Case Update: NFT “Insider Trading” Case Cleared to Sue Ex-OpenSea Employee – FinTech
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On October 21, 2022, the United States District Court for the Southern District of New York issued an order denying a former OpenSea employee’s motion to dismiss the “insider trading” charges against him , paving the way for the US Department of Justice to continue its enforcement action.
As we previously reported, in June the DOJ sent shockwaves through the non-fungible token industry by filing wire fraud and money laundering charges against Nathan Chastain, claiming he had violated the law by participating in the “first-ever digital asset insider trading system.”
Chastain requested the dismissal of the Charge, arguing that the “confidential business information” he allegedly misused to profit from the buying and selling of NFTs was not OpenSea’s “property” within the meaning of the Wire Fraud Act. He further argued that the DOJ could not prove that he was engaging in money laundering because transactions on the Ethereum blockchain are public. Finally, Chastain argued that charges of wire fraud based on a “hijacking theory” are flawed because these charges require the trading of securities or commodities, and NFTs are neither. . For this argument, Chastain relied heavily on DOJ references to “insider trading” in a Press release and at the initial conference of his case.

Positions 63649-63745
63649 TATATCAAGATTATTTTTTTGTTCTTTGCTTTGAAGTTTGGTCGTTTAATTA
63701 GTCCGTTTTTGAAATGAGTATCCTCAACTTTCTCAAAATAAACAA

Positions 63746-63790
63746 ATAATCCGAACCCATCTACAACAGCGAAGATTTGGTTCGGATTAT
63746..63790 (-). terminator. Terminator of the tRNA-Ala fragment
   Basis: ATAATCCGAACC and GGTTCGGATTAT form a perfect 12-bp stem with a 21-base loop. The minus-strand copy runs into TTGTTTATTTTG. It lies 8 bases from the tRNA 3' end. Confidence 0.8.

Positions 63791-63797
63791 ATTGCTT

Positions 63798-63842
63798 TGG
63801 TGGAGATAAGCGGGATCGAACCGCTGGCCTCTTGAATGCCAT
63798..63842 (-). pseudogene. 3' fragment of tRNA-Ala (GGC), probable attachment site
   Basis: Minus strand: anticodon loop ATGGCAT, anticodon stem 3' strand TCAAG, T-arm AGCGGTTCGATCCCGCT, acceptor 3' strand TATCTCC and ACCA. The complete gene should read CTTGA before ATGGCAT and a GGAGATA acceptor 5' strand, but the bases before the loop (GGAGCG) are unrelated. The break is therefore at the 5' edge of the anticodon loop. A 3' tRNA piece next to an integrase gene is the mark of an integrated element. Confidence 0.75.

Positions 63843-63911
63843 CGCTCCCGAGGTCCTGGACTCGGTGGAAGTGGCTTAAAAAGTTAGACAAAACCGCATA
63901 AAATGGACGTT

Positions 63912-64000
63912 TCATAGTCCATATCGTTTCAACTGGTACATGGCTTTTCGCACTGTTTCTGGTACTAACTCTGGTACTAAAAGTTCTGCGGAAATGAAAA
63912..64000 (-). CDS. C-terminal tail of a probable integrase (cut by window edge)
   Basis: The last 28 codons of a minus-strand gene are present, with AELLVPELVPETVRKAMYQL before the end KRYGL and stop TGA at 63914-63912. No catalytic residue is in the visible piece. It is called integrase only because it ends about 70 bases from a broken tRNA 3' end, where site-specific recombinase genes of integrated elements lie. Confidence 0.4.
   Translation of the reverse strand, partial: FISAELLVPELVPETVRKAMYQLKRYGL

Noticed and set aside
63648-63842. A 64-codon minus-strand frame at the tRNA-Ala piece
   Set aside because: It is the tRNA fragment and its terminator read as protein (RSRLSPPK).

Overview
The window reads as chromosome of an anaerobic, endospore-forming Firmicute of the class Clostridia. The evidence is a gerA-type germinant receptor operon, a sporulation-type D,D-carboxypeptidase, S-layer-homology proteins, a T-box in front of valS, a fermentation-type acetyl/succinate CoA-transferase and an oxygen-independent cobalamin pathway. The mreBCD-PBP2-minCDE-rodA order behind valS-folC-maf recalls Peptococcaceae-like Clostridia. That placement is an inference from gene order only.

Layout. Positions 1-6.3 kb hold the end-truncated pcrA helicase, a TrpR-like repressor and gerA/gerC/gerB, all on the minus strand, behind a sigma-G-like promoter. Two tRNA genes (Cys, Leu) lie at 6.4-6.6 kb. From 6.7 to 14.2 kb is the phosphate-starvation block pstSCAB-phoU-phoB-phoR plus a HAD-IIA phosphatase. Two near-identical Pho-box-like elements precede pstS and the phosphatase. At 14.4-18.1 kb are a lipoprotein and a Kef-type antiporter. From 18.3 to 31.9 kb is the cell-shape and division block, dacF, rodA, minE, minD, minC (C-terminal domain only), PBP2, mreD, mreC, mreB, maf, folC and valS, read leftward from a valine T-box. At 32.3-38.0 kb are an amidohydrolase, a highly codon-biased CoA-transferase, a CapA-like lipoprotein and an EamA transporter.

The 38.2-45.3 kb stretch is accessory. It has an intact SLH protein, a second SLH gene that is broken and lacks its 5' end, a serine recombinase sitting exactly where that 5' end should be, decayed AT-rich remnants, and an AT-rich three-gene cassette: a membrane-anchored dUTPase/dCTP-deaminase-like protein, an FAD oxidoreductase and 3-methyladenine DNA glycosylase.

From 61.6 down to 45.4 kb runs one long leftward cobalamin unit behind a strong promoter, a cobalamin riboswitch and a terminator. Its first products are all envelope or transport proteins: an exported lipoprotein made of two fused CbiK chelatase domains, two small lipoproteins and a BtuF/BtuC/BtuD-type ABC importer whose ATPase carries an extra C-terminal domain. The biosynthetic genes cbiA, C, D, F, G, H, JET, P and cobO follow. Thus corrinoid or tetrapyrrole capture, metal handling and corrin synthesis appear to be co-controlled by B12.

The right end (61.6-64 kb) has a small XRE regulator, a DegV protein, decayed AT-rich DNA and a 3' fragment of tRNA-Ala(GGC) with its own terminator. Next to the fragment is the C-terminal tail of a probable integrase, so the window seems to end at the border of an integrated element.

The court has now denied Chastain’s motion. Although the court concluded that Chastain’s arguments “have some force”, it concluded that it was up to a jury to decide at trial. In rejecting Chastain’s arguments, the Court held, as we noted earlier, that the DOJ had not actually charged him with insider trading as defined by securities law, so the Whether NFTs are securities is irrelevant here. The court explained in a footnote, however, that Chastain separately decided to strike the phrase “insider trading” from the indictment and bar the government from using it at trial. The Court reserved judgment on these matters, noting that the motion has not yet been fully submitted for consideration.
As this case continues to develop (along with the DOJ’s other NFT-related cases), companies, team leaders, DAOs, and others working in Web3 or dealing with NFTs should consider implementing, to update, enforce and comply with NFT’s insider trading policies (such as the open source policy we prepared with Tim Ferriss).
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